Fears about using second-life batteries in domestic storage
Now the storage industry is taking steps to assess the market for the use of second life batteries in domestic battery energy storage systems. The domestic battery energy storage market is expected to grow rapidly in the coming years – projections from Solar Power Europe show that cumulative residential storage capacity installed across Europe will double from 6.1 GWh in 2022 to 12.8 GWh in 2025.
Yet there are serious doubts about whether second-life batteries are safe enough for domestic battery energy storage systems. A study published last month by the UK Department for Business, Energy & Industrial Strategy’s Office for Product Safety & Standards (OPSS) concluded that some storage industry stakeholders hold the view that the safety of second-life lithium-ion batteries can never be guaranteed and “should not be employed under any circumstances” in domestic storage systems.
It's a conclusion that will come as a devastating blow to a number of companies that have been working on the development of second-life batteries with the domestic storage market in mind. However, the OPSS study revealed that other members of the storage community are more optimistic about the potential for using second-life batteries in domestic storage.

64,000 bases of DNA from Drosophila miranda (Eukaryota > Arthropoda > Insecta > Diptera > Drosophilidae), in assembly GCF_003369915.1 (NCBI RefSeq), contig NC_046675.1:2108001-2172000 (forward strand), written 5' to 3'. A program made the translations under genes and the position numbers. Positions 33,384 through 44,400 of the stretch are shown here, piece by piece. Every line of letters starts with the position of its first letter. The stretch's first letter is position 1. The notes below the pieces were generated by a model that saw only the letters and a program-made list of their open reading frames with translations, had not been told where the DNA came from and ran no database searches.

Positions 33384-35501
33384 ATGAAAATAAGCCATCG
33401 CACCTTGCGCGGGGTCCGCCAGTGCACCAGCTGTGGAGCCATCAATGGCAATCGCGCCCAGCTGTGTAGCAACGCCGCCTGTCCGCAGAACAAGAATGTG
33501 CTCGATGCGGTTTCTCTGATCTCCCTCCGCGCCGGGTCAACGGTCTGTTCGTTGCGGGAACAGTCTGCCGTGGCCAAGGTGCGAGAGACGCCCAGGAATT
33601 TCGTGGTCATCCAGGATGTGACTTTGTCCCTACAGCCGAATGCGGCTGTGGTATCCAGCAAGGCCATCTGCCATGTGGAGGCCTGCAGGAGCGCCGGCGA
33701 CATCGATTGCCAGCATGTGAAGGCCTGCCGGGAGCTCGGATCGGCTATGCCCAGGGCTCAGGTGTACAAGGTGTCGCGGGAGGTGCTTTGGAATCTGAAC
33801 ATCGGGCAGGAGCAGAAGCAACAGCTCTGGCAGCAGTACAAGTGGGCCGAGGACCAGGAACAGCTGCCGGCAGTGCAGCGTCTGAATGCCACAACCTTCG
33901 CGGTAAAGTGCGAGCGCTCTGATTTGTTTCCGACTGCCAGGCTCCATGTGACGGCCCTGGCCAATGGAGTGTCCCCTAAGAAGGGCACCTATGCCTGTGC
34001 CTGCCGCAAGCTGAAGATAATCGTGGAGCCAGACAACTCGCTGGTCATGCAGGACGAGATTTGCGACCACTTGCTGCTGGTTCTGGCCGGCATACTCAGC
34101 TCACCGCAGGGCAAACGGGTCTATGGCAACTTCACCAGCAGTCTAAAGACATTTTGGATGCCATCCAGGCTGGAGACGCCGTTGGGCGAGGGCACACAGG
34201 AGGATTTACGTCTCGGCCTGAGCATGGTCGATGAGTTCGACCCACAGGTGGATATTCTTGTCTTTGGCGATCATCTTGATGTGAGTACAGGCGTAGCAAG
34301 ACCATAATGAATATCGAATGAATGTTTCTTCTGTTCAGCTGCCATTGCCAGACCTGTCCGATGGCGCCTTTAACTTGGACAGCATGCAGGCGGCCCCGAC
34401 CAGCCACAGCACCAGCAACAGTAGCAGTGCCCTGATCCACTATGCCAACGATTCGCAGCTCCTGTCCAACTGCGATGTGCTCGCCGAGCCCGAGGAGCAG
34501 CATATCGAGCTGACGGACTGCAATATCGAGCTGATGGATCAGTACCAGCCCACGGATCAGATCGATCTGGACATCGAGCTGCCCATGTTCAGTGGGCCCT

No consensus on testing standards
Some storage industry stakeholders are confident that it is possible to put a safety framework in place that will facilitate the use of second-life lithium-ion batteries. But there is a caveat – such a framework will only work if the full history of the batteries in their first life applications is known and they can be tested effectively.
The problem is that there appears to be little consensus on exactly how to evaluate the safety of second-life batteries.
This was highlighted by the OPSS study, which concluded that there is “currently no widely accepted test methodology for assessing the safety of second-life lithium-ion batteries” (outside of the UK and Europe, the US and Canada has the ANSI/CAN UL 1974 Standard for Evaluation for Repurposing Batteries).
As electric vehicle-use increases significantly, the amount of potential second-life batteries also grows. In 2021, electric vehicle sales in China tripled to 3.3 million, while sales in Europe stood at 2.3 million, up from 1.4 million the previous year, according to the International Energy Agency. Meanwhile, in the US, electric vehicles doubled their market share to 4.5 per cent in 2021, with sales totalling 630,000. The pile of batteries that could be given a second-life is only going to mount up.
The key will be eradicating any safety concerns surrounding second-life batteries. While such worries persist, the development of the second-life battery market will be severely constrained. And that’s a shame because the potential is significant. The lack of consensus on standards for assessing the safety of second-life lithium-ion batteries should be a major concern, not least for electric vehicle manufacturers. If concerns about the safety of such batteries increase, it will sow seeds of doubt in the mind of the electric vehicle industry’s potential customers.